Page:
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Do Eyes Need to Be Protected from the Sun?

We all know by now that it’s important to protect our skin from excessive Sun exposure, to avoid skin cancers that can be caused by the Sun’s ultraviolet rays.

But besides our skin, other organs that need protection from the Sun are our eyes.

While protecting skin and eyes from overexposure to the Sun’s UV rays is important year-round, it is all the more essential in the summertime, when the Sun’s rays are the strongest because Earth’s northern hemisphere is tilting toward the Sun.

Just like overexposure to UV rays can burn the skin, it can also burn the eyes’ outermost layer, as well as the corneas and the lenses. Sunburn of the corneas is called photokeratitis; the condition can cause excessive tearing, and it can feel like there’s grit inside the eyes, from layers of cornea peeling after they’re sunburned. In more serious burns, photokeratitis can cause painful, temporary blindness; people describe the sensation as their eyeballs being “on fire.” Because photokeratitis usually occurs in combination with cold wind and snow, it is also called snow blindness. People with lighter-colored eyes are at higher risk for damage to the corneas from too much sunlight.

There is usually no long-term damage associated with photokeratitis. However, long-term excess exposure to the sun’s UV radiation can contribute to chronic conditions, such as the development of cataracts (a clouding of one or both lenses that diminishes vision); macular degeneration (a condition that leads to distortion or loss of vision in the center of the field of vision); certain eye cancers; and growths on the visible surface of the eyes, which can be removed with delicate surgeries, but which can recur. Long-term Sun exposure without protection can also damage the retina; this damage is irreversible.

The Importance of Protecting the Cornea

The cornea is a transparent layer in the front of the eye that covers the iris (the colored part that controls how much light goes in), the pupil (the hole in the middle of the iris through which the light enters), and the anterior chamber (a fluid-filled pocket between the cornea and the iris). But the cornea serves as more than just a protective layer for the eye; the cornea, the anterior chamber and the lens, which is behind the iris, refract (bend) incoming light rays toward the center of the eye, allowing them to enter through the pupil, after which the rays reach the light-sensitive layer that lines the inside of the eyeball, the retina.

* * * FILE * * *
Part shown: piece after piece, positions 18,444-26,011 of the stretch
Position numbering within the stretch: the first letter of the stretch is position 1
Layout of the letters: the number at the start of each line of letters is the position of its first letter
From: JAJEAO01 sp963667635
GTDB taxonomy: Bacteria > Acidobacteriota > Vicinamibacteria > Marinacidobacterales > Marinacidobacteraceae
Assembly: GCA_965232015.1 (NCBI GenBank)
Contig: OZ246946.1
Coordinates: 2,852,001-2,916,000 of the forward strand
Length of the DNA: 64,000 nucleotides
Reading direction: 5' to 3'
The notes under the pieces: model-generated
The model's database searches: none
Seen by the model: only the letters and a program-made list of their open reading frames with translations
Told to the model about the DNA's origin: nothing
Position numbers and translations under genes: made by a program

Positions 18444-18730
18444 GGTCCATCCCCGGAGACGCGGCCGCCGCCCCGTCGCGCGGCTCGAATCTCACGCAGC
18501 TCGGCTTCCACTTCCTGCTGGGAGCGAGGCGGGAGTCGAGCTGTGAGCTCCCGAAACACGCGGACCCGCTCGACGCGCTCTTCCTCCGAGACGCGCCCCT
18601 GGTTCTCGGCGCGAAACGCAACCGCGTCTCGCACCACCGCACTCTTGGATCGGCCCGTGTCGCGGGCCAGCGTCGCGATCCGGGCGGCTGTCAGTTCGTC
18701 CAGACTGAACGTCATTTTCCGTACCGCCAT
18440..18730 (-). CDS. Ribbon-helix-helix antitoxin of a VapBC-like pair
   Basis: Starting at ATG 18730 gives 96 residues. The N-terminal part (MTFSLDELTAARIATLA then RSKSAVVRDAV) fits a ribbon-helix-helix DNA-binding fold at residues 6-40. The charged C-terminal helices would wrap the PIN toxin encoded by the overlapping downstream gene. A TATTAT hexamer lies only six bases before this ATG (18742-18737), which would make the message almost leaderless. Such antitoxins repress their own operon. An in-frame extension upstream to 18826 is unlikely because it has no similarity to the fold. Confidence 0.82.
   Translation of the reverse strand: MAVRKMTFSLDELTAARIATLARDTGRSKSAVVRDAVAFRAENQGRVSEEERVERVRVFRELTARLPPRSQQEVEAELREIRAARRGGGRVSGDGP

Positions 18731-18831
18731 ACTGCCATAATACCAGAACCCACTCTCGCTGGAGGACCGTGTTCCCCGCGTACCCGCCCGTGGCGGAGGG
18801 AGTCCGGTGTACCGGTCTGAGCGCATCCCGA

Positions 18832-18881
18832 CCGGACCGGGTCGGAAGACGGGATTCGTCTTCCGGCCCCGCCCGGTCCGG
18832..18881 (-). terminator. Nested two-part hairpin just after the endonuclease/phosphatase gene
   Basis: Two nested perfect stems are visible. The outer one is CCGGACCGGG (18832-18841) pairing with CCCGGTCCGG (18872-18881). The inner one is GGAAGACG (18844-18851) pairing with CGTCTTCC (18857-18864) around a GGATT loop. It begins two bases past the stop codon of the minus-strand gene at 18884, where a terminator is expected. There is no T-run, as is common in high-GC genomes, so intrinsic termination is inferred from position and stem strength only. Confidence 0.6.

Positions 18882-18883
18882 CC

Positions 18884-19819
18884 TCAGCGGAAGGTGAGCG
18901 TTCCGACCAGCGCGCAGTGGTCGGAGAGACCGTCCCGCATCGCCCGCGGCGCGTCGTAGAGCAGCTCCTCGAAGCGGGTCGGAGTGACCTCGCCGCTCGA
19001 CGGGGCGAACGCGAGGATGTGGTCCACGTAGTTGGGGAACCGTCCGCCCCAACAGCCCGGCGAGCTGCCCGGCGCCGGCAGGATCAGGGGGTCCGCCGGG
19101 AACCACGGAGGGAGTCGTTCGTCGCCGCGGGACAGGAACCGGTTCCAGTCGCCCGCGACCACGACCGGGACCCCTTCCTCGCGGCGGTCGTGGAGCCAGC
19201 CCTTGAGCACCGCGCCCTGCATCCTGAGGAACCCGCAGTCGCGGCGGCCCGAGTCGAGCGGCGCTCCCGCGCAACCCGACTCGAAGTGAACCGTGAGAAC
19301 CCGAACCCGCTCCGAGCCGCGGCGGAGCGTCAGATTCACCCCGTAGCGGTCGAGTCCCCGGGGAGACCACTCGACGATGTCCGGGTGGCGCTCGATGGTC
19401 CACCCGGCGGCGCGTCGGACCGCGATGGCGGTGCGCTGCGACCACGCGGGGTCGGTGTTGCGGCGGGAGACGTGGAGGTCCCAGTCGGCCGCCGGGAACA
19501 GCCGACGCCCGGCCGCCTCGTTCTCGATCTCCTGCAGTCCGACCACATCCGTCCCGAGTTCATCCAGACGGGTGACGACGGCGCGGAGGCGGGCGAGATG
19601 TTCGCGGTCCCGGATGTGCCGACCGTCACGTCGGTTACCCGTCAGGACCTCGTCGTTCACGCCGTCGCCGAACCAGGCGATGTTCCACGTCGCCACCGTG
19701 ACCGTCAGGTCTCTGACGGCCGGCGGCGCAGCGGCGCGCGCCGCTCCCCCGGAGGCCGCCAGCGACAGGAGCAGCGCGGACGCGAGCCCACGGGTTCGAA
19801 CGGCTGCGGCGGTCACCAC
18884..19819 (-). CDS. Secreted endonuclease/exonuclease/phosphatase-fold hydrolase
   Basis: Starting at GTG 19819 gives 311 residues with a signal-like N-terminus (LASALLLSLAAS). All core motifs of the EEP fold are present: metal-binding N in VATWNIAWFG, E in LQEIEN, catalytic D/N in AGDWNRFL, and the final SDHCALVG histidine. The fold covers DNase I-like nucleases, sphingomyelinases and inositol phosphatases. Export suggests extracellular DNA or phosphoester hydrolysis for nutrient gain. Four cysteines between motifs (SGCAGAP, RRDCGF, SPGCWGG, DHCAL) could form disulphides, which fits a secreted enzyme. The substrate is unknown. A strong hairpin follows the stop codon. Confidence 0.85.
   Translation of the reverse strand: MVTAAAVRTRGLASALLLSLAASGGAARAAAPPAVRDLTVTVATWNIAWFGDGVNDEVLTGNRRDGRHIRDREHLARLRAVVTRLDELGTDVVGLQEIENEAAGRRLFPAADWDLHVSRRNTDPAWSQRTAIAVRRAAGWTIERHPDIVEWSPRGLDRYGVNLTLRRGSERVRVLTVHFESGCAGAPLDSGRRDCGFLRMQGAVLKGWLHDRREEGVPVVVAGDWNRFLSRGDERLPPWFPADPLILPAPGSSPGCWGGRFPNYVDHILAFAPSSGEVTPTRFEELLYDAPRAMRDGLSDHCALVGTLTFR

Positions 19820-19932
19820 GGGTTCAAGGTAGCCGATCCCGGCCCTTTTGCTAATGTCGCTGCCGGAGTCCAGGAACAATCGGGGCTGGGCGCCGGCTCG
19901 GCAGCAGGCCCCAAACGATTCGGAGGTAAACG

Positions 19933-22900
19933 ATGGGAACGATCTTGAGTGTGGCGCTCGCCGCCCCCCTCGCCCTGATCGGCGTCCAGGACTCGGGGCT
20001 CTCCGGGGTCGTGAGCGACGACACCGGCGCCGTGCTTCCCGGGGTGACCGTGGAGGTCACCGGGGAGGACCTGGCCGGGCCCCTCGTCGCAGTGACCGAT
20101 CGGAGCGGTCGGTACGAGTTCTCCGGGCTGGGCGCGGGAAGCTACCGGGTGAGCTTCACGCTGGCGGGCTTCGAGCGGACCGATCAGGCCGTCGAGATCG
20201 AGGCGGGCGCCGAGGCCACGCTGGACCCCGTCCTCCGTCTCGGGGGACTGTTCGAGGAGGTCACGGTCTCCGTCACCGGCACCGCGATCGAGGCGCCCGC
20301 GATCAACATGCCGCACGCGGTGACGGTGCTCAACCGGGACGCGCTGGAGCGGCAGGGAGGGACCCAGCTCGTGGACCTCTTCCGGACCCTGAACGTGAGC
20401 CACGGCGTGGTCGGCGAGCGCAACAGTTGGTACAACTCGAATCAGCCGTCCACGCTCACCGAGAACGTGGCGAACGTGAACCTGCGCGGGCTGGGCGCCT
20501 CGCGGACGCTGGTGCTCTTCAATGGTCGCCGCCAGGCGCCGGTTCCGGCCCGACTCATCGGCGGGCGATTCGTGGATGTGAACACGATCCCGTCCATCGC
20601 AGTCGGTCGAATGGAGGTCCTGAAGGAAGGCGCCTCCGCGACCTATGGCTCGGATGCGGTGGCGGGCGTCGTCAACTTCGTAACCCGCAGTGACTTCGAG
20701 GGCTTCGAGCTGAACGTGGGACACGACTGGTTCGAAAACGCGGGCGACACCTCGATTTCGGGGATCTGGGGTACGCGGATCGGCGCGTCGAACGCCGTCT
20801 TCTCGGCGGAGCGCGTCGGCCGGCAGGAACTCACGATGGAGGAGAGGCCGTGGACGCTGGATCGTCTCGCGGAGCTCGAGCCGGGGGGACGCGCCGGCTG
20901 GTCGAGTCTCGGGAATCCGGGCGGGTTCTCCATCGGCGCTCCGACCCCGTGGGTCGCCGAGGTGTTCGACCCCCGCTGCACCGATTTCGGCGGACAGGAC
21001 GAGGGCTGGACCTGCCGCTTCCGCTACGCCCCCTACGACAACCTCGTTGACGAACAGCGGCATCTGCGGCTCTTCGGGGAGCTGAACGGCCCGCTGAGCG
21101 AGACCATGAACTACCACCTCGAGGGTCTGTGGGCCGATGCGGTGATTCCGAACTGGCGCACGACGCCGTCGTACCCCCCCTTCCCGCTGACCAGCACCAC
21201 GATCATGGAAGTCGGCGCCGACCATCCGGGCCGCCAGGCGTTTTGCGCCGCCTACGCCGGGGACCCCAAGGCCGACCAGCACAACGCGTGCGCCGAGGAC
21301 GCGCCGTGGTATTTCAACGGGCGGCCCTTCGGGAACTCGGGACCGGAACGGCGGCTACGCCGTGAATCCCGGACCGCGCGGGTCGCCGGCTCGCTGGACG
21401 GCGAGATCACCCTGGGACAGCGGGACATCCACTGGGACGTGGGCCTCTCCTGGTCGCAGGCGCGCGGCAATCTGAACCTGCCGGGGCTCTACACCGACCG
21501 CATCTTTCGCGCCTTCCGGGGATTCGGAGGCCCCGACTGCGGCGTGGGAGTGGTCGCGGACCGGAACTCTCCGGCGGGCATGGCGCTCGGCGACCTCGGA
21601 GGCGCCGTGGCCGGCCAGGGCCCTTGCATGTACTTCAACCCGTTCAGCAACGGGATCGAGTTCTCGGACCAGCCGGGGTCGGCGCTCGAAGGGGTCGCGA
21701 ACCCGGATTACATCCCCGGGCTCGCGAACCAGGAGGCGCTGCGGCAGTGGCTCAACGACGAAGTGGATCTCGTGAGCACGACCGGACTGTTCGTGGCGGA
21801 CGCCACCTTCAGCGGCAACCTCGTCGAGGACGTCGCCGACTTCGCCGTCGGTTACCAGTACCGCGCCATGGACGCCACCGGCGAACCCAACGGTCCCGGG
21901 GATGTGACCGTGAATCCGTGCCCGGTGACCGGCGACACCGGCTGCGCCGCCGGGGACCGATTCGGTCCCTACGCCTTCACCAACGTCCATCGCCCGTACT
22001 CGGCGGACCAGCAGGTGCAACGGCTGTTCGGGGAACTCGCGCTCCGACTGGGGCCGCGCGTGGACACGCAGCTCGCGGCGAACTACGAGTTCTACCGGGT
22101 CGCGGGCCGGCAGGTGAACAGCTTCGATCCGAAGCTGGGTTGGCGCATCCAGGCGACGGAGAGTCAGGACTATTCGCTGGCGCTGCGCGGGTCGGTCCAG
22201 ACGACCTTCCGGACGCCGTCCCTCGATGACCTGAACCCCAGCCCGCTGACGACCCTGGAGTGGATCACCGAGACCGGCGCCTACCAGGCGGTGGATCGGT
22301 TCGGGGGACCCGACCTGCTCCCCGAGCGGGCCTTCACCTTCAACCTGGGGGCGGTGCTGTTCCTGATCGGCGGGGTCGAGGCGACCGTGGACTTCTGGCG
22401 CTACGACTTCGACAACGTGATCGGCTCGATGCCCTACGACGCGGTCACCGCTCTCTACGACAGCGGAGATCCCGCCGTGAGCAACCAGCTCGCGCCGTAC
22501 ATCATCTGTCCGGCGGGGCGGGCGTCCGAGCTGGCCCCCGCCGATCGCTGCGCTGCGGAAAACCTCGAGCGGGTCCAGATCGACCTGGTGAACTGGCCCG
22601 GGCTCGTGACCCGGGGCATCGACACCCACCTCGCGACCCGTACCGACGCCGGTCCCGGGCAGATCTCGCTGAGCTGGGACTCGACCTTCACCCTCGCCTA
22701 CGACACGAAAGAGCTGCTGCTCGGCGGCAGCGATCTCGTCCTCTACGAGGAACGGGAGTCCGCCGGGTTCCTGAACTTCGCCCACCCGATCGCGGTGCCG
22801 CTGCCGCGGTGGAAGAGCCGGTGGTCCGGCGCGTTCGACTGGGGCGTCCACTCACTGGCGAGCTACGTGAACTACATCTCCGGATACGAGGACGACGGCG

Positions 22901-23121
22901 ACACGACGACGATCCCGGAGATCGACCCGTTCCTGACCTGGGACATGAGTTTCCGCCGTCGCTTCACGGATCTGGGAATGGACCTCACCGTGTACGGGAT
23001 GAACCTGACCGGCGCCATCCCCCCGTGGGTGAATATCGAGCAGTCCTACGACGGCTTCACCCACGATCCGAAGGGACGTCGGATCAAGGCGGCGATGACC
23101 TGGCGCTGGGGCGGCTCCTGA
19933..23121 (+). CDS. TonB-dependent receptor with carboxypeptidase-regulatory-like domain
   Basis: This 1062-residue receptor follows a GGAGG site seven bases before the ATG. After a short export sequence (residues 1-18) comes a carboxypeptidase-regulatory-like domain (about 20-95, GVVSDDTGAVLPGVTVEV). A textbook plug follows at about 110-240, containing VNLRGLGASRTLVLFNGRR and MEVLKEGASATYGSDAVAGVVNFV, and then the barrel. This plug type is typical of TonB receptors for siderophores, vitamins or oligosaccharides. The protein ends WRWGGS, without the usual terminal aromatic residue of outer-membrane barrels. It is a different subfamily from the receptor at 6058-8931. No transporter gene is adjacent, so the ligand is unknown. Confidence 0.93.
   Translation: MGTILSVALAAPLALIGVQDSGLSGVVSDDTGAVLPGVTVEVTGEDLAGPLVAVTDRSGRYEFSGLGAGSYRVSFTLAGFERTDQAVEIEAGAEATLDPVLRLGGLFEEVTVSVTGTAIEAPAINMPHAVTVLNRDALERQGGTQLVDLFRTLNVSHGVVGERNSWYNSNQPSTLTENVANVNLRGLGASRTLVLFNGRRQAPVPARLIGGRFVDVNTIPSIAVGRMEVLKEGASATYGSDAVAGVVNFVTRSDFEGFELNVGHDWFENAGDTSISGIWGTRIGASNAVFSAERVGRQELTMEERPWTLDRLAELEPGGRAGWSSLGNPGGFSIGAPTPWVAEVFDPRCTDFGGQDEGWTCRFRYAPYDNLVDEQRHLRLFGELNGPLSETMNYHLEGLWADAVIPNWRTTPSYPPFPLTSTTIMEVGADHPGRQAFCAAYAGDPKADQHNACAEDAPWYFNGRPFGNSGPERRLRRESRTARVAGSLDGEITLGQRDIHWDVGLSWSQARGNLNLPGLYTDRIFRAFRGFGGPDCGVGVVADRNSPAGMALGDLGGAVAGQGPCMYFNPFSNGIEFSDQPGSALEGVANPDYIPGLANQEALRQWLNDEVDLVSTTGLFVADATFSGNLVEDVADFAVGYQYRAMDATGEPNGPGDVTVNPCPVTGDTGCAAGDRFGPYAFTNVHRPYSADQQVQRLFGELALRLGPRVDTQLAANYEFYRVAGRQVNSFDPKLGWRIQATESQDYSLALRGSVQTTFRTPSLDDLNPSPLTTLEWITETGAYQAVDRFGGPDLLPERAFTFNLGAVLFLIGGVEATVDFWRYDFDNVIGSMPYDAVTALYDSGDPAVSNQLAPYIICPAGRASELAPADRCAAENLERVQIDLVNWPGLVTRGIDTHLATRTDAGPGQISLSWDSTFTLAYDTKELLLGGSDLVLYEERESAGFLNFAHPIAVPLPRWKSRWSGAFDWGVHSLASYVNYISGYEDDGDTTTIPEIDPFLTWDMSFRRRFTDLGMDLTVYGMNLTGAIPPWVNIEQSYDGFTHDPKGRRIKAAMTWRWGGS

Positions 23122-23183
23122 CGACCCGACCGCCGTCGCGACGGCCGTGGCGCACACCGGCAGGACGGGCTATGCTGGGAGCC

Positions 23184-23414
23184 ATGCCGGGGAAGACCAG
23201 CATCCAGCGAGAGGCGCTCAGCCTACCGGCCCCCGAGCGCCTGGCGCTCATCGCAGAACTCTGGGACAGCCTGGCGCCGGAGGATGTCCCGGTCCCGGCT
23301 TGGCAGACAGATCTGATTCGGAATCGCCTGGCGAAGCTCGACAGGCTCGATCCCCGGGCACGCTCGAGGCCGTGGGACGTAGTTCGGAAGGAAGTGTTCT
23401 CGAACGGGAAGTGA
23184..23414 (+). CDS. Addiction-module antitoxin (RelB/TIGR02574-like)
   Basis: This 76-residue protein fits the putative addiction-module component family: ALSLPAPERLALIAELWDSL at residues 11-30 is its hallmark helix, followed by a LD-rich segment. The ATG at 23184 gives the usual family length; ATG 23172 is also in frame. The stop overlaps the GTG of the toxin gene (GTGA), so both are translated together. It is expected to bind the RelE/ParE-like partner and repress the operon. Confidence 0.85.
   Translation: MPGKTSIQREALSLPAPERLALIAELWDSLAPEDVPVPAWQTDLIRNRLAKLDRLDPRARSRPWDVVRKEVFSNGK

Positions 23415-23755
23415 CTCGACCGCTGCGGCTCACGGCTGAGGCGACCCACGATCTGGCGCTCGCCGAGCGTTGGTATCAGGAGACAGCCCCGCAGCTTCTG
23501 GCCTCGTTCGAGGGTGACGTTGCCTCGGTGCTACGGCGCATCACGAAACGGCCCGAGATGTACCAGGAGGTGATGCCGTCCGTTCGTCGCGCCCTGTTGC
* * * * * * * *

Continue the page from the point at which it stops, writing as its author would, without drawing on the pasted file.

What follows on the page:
The cornea, then, is an important component in our eyes’ ability to form images with the help of light rays. And because it’s first in line, the cornea bears most of the damage when we don’t protect our eyes from excessive UV radiation. (We need to keep in mind that UV radiation is also produced by artificial sources of light, such as household lights, tanning beds, a photographers’ flood lights, welding equipment, etc.)

How Do We Protect our Eyes from Sun Damage?

Sunglasses and a wide-brimmed hat or sun visor are your two best defenses whenever you spend time in the Sun — be it gardening, driving, snow-skiing on a sunny day (snow reflects sunlight, making the likelihood of sunburn greater), and so forth.

With respect to sunglasses, don’t go by price; some inexpensive glasses may offer full UV protection, while some expensive ones may not. The best thing to do is check tags or stickers on glasses, to make sure that they indicate that glasses offer “100% UV protection.” You want glasses that protect against both UVA and UVB rays.

Be wary of ultra-cheap glasses that small vendors may sell, and buy your sunglasses at an established chain store or department store (several companies also sell glasses with full UV protection online). Sunglasses that haven’t been coated to block rays can actually do damage: the dark lenses will cause your pupils to relax and let in even more UV radiation.

Keep in mind that if you wear contact lenses with UV protection, you still need to wear sunglasses, if you’ll be in the Sun (or in a very bright space) for a prolonged period, as contacts don’t protect the white area that surrounds the cornea and iris. Wrap-around lenses, though not necessary, will add protection by keeping sunlight from entering through the sides. If you have children, outfit them with protective sunglasses, too; they need protection from the sun, just like adults.

By Lisa Pecos

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